2W The Michigan Daily We nd, etc. Magazine - Thur y, September 16, 1999
WEBSITE OF THE WEEK
You've probably noticed advertisements for a slew of online college bookstores on the radio or television. These companies are all
trying to provide your textbooks online. Another company is trying to do the same thing with furniture and dorm supplies.
ThedormStore.com is the dorm supplies answer to sites like ecampus.com and bigwords.com. Everything - from hampers to
microwaves - is available for purchase on this site, The site has a really cool feature that allows you to make a wish list of products
and email it to someone else (parents,'rich uncle, personal shopper) to buy for you. Best of all, shipping is free.
The Mchigan Dail'Weekend, etc.
case they make it huge. The
Detroit. (313) 535-3440.
As Bees in Honey Drown See
The Genius of Goethe HOSTI/
Ensemble commemorates Goe
birthday with scenes from his
The show also features work ft
rary artists Dante and Italian
Boito and Gounod. Mendelsso
Michigan League. 763-8587.
Gelek Rinpoche Brunch and
grating spiritual practice intc
sored by Students for a Free
Michigan Union Pendleton Roo
Open Mic Offers a chance to a
cuss literature. Borders. 11 a.
Green reigns as
king of teen humor
By Paula Span
The Washington Post
NEW YORK - The idea, comic Tom
Green explains as he and the MTV
video crew head downtown in a van, is
to show up on Wall Street as a trader -
the Arctic Circle variety, steering a dog
sled, offering pelts and pots in exchange
for people's handbags or cameras - and
then record the way passersby react.
"Hopefully, we'll get in some trouble,"
Green says. "The goal is trouble."
Naturally, he will swathe himself in a
massive fur parka, which is currently
stashed in the rear of the van.
"Everyone on the show condones the
slaughter of animals," Green notes.
"Encourages it!" a production assis-
tant chimes in from the back seat.
It takes a while to set up the rather
elaborate scenario - Green in mukluks;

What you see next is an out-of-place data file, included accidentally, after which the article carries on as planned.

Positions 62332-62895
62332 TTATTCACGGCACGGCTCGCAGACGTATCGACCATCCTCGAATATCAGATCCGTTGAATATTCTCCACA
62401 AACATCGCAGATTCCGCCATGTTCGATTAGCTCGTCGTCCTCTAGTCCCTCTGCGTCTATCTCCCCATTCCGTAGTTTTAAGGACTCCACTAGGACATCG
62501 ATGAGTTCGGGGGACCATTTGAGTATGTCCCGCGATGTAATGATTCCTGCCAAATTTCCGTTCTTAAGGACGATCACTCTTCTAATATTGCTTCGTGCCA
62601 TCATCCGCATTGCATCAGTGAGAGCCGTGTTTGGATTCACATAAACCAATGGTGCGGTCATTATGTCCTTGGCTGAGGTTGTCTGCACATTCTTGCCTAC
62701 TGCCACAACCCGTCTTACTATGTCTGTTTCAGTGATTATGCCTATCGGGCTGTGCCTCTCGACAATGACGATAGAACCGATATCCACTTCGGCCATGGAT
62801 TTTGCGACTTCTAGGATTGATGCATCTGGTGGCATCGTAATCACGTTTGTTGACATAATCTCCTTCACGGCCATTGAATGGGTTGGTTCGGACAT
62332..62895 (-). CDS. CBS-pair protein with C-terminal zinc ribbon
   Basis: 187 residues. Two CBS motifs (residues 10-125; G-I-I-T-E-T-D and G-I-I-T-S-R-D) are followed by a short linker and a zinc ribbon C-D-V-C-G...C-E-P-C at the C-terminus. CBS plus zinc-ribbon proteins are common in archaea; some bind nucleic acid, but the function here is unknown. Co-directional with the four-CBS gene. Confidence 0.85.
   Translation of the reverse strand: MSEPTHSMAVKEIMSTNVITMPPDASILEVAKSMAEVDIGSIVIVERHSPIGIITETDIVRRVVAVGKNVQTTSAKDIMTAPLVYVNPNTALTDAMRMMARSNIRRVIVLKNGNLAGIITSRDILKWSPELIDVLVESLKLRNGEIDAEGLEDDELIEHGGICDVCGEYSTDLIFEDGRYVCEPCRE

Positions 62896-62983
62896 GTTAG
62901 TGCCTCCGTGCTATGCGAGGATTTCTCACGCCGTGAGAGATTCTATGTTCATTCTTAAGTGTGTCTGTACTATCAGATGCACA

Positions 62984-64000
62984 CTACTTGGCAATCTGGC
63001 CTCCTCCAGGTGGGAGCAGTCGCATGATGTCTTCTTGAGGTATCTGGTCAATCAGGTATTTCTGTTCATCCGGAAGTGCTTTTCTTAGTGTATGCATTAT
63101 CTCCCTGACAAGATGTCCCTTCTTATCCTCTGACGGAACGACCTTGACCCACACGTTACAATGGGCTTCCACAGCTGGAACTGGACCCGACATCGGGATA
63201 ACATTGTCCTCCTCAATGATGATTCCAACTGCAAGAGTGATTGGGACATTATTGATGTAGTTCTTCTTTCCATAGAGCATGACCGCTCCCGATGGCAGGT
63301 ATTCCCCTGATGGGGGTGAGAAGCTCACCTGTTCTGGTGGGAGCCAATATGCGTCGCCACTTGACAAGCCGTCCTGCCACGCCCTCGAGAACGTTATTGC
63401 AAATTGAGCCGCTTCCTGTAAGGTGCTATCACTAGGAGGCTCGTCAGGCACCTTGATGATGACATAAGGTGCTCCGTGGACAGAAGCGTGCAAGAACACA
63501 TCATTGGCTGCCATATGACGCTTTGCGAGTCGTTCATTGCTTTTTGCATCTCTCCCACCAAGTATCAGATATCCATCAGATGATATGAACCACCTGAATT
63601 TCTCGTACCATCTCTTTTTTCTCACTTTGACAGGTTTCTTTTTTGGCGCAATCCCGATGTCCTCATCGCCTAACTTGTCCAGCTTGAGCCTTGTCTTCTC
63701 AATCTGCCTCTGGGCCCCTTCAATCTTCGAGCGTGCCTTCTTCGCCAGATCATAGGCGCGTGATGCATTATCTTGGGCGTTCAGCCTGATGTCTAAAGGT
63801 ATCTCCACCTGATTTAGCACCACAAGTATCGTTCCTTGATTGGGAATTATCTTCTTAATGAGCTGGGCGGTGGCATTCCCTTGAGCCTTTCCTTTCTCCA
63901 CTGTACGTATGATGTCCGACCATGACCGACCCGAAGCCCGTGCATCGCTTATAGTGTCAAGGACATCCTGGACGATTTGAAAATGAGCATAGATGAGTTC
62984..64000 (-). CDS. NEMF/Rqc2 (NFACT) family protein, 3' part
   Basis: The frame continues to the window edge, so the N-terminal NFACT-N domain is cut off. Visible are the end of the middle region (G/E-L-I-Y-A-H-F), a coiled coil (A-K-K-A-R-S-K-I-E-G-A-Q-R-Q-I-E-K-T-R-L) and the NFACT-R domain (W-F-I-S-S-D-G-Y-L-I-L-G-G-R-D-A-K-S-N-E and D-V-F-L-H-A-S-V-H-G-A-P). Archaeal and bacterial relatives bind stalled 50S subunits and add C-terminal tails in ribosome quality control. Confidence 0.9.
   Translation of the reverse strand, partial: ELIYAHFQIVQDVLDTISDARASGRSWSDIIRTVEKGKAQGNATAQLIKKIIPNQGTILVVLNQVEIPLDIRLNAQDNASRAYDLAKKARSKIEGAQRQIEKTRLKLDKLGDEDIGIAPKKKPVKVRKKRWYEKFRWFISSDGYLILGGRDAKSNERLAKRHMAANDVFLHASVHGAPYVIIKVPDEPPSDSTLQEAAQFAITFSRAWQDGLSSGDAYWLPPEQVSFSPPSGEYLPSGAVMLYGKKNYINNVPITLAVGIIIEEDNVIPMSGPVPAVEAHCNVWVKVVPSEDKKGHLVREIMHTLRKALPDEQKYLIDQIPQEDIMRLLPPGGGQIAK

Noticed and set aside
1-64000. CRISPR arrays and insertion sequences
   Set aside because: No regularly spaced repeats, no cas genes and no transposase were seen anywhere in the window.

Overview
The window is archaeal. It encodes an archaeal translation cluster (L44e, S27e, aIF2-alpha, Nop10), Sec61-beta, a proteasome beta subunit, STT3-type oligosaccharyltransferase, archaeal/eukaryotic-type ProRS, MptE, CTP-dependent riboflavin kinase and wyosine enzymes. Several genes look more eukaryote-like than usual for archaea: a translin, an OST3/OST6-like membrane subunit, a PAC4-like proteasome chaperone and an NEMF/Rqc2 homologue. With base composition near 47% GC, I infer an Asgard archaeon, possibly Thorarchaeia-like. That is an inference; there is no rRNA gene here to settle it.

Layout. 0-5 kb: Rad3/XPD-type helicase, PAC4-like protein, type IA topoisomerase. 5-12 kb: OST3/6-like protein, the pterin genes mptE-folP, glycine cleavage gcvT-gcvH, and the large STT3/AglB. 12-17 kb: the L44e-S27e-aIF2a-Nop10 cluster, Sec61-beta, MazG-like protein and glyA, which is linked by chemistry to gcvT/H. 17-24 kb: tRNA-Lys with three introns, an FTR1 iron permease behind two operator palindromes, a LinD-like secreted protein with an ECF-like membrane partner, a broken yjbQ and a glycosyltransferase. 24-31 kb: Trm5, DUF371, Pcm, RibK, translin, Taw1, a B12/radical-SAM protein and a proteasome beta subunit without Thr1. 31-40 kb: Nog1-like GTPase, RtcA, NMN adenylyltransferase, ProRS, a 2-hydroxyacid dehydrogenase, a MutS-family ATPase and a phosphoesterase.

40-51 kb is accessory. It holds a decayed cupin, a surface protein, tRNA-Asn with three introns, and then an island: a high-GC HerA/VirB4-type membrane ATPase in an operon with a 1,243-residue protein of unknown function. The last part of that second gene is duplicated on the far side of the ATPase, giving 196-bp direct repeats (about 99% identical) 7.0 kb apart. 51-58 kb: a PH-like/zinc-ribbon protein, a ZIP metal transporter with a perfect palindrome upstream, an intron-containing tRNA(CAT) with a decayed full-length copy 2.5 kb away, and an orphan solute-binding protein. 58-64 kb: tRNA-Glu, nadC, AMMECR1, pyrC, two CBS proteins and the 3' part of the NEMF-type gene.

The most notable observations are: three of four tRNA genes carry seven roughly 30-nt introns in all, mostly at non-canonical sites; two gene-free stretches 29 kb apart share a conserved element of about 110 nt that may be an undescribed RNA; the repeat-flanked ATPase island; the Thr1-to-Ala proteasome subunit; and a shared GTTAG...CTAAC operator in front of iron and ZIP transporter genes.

a wheeled "sled" laden with fur swatch-
es, hunks of cheese and a plastic sala-
mi; a mutt named Cosmo - and then
Green's off down the street doing his
hit-and-run comedy. And the most
arresting thing about it, frankly, isn't
how completely demented the scrawny
guy looks in his Nanook ensemble. Or
the way he hands a startled business-
man a slab of Havarti in exchange for
his suitcase, then ticks - off sidewalk
vendors by grabbing their merchandise
and leaving them dented cookware. Or
even the encounter - the video clip that
will probably wind up being used on
the show - where Green charges into an
office tower and encounters a security
guard who sternly tells him, "You can't
bring your dog sled in here."
It's that after only five episodes of
"The Tom Green Show" on MTV, star-
ring an odd Canadian comedian whom
virtually no one south of the border had
heard of a month ago, a whole lot of
people under 30 recognize the man in
"Oh, it's Tom Green," someone mur-
murs as the comedian tries to wrestle
away a woman's scarf.
"Tom Green, wassup, man?"
"Funny (expletive), man."
Which was not precisely the reaction
that Green and his writers, always in.
search of outrage, had in, mind. But it
You can't exactly call his half-hour
show "alternative comedy," which is the
overbroad label for non-punch-line fun-
niness mixed with performance art. "It
makes you think of someone in a black
turtleneck, scrunching in a corner with
candles, drinking pig's blood," Green
You could call it adolescent humor,
given that it highlights such bodily-
fluid encounters as Green sucking milk
from a dairy cow's teat or delivering a
while buying condoms. In fact,
Canada's Comedy Network, which
began airing a version of "The Tom
Green Show" last year, proudly round-
ed up various critics' pans - "sick,
offensive" and "amateurish and infan-
tile" and even "a circus of cruelty and
mayhem" - and trumpeted them in a
promotional spot. But its 27-year-old